Literary World Systems

From William Deresiewicz, writing in The Nation on Pascale Casanova, The World Republic of Letters:

[This] work amounts to a radical remapping of global literary space–which means, first of all, the recognition that there is a global literary space. [Its] insights build on world systems theory, the idea, developed by Fernand Braudel and Immanuel Wallerstein, that the capitalist economy that has emerged since about 1500 must be understood as a single global system of interlinked national economies. Some of these economies belong to the ruling “core,” others to the dependent “periphery,” but none can coherently be studied as a discrete entity. [The author] argues, convincingly, that an analogous literary system, a “world republic of letters,” has gradually taken shape since around the same time. In her analysis, a core group of nations–France, England and the founders of other “major” European literatures–having built up large reserves of “literary capital” over the past several centuries, control the means of cultural legitimation for the countries of the global literary periphery–a region that, as in the capitalist world system, has grown ever larger over the past two centuries with, first, the rise of European nationalism and, second, decolonization, as nations without previous literary standing, and writers from those nations, have sought international validation.

For it is an ongoing source of shame that so many of the finest exponents even of our own literature were acclaimed in Paris while still virtually unknown in London and New York…Joyce, though already recognized within the avant-garde, was unable to find a publisher for Ulysses until the book was taken up by the great French translator Valery Larbaud…It was also through France that much of English literature found an international audience…This isn’t true just of English literature, of course, but of all literature, which is why Paris has been the capital of literary exiles for the past two centuries. And it is also why Paris is the answer to the question of where translated writers “come from.” Borges and Kundera are just two of the many authors who became known in the English-speaking world–and the world in general–only after being consecrated by Paris.

How did this state of affairs come about? [The author] traces the emergence of an international literary sphere to Joachim du Bellay’s 1549 essay “The Defense and Illustration of the French Language,” which amounted, as she puts it, to a “declaration of war against the domination of Latin.” Over the ensuing century and a half, France built up its “literary assets” through, among other means, the translation and imitation of classical models, linguistic standardization and purification, and the refinement of poetic forms and meters, so that by the reign of Louis XIV–the age of Pascal, Molière and Racine–French had accomplished the unthinkable, displacing Latin as the language of literary classicism. As a consequence…English and other national literary identities emerged in competition with France. Finally, with the awakening to consciousness of nations like Germany–nations that, unlike England, Spain or Italy, had no literary heritage such as would allow them to compete with France on its own, classical terms–a new means of accumulating literary assets emerged. This was the path first articulated by Herder, the eighteenth-century German philosopher and great champion of folk culture: Instead of deriving from classical antiquity, literary capital would now originate in a nation’s unique soul or “genius,” as expressed in its traditional oral culture–an idea that would prove crucial not only for the emerging nations of Europe during the nineteenth century but for the postcolonial world today.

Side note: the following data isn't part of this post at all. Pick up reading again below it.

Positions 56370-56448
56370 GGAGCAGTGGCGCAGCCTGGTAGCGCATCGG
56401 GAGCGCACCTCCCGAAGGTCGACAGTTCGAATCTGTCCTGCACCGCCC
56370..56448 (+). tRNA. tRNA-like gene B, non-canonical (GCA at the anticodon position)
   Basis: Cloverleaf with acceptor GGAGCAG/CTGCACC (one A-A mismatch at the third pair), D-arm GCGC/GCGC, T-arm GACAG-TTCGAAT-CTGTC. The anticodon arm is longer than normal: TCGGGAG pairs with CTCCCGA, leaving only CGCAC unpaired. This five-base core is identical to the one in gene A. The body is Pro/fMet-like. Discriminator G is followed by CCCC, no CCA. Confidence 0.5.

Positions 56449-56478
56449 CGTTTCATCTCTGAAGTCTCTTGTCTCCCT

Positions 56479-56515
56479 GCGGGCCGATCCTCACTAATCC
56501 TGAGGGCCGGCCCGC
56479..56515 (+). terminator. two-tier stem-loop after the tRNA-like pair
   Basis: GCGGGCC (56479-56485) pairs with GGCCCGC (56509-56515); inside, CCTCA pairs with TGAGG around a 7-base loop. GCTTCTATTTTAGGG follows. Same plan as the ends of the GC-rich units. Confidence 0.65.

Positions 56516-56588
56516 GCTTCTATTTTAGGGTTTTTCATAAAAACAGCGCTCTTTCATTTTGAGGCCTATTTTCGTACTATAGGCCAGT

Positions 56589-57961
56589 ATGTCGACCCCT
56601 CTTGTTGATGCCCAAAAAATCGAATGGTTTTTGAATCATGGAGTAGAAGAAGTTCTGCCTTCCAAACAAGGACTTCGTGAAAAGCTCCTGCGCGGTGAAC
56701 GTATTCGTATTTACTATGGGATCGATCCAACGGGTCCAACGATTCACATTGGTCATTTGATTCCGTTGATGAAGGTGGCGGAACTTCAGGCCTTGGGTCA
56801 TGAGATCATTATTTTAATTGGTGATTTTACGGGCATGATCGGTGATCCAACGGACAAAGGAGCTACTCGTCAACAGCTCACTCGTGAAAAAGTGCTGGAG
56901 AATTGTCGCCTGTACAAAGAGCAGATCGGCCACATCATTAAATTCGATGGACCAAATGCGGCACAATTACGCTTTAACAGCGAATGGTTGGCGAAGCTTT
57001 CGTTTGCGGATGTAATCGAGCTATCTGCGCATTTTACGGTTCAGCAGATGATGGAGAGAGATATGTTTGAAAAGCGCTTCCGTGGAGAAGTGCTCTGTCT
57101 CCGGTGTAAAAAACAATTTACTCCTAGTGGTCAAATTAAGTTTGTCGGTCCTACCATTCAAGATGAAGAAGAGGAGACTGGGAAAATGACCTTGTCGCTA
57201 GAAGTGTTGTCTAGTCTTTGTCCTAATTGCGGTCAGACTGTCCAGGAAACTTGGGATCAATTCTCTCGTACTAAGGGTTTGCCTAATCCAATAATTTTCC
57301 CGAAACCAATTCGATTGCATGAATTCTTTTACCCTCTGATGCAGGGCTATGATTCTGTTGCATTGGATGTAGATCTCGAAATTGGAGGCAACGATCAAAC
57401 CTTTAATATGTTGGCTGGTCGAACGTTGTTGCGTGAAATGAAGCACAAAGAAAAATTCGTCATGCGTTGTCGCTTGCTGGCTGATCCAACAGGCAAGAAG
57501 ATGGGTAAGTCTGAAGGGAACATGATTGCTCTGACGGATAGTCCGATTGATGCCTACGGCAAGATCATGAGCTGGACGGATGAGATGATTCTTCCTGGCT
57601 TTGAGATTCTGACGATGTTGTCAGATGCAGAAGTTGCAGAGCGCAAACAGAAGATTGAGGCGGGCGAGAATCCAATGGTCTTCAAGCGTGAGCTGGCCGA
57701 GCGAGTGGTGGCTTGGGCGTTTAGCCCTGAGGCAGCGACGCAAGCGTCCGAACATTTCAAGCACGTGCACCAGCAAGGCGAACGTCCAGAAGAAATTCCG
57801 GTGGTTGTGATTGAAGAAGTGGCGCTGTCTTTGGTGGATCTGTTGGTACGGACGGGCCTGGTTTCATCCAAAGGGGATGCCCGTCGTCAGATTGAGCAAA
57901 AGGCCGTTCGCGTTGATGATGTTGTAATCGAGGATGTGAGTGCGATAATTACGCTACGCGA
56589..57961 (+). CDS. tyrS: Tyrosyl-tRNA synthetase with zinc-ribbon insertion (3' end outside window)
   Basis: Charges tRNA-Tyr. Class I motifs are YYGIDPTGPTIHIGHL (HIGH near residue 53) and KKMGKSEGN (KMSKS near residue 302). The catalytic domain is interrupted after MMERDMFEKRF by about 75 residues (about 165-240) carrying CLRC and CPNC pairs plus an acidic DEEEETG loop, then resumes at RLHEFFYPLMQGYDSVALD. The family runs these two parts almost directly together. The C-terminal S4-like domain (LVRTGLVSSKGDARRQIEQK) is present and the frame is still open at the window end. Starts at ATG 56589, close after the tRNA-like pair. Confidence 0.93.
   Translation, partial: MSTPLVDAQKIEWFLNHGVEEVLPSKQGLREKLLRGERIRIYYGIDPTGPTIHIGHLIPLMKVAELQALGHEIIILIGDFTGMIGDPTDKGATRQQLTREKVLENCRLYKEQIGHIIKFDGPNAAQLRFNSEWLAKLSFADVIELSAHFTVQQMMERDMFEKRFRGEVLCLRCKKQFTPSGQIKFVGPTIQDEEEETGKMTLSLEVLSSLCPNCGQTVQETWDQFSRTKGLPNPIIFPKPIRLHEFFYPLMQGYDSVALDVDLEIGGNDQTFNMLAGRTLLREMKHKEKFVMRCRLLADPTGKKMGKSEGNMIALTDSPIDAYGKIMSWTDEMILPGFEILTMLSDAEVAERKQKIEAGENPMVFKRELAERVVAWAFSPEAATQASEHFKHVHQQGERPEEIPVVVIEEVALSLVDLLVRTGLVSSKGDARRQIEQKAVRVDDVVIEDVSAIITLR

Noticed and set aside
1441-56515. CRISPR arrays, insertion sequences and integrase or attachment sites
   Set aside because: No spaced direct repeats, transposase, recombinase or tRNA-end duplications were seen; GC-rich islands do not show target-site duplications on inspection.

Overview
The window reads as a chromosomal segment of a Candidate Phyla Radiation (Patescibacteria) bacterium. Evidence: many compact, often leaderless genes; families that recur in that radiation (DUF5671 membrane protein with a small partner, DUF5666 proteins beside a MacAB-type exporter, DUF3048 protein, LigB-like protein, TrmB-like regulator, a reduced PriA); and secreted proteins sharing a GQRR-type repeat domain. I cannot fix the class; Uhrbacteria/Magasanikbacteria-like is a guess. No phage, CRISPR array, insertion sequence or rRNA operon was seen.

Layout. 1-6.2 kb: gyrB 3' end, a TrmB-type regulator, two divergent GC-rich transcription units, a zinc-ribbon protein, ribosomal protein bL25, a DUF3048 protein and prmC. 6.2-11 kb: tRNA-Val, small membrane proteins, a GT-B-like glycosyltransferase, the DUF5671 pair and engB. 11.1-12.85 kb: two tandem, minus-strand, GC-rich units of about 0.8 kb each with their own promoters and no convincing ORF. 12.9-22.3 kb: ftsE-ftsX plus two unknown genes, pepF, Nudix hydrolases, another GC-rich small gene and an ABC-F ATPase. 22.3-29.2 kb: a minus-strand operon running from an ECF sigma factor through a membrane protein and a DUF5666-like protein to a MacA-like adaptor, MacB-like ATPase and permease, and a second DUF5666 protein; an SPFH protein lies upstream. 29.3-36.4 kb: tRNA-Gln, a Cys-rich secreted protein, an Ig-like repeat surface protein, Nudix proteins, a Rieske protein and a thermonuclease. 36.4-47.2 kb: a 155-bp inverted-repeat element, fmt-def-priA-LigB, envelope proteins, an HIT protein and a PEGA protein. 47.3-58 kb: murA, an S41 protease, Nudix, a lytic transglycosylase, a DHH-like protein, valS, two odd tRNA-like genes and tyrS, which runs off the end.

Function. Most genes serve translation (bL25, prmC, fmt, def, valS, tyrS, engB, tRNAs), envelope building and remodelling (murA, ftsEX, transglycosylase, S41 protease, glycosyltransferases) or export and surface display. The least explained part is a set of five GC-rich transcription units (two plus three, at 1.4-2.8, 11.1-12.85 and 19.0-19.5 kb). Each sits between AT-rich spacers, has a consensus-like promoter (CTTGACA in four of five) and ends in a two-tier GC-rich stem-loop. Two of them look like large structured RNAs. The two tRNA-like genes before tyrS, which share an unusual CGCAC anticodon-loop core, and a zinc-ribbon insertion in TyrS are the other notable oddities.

Whatever the terms under which it was conducted, however, it was this rivalry among national literatures that led to the creation of an international literary space. Indeed, it led, one might say, to the creation of literature itself–literature as an autonomous realm–for it was, paradoxically, through this same struggle that literary values were asserted independently of national political and moral agendas. By constituting a transnational sphere in which literature could be judged on its own terms, this rivalry enabled writers to appeal beyond their national publics, with their invariably conservative values. It made possible, in other words, the creation of an avant-garde. (And it is because of its unique hospitality to the avant-garde that Paris has endured as the world’s literary center.) Here is where [the author] parts company with the historicism that has swept literary studies over the past two decades. Rather than tying literary phenomena to underlying social and political developments, she charts an autonomous history for literature itself. The world republic of letters is governed by its own rules, keeps time by its own historical clock, partitions the world according to its own map and features its own economics, its own inequalities and its own forms of violence.

That was William Deresiewicz writing in The Nation on Pascale Casanova, The World Republic of Letters.

The other person to read on literature as system is, of course, Antônio Cândido, who looks at literary works not as forms of individual expression but as events of a more sociological nature.

Finally, a piece related to the question of literary world systems and markets which I would like to read more detenidamente is Víctor Barrera Enderle’s Entradas y salidas del fenómeno literario actual o la “Alfaguarización” de la literatura hispanoamericana (Sincronía, primavera del 2002).

Axé.

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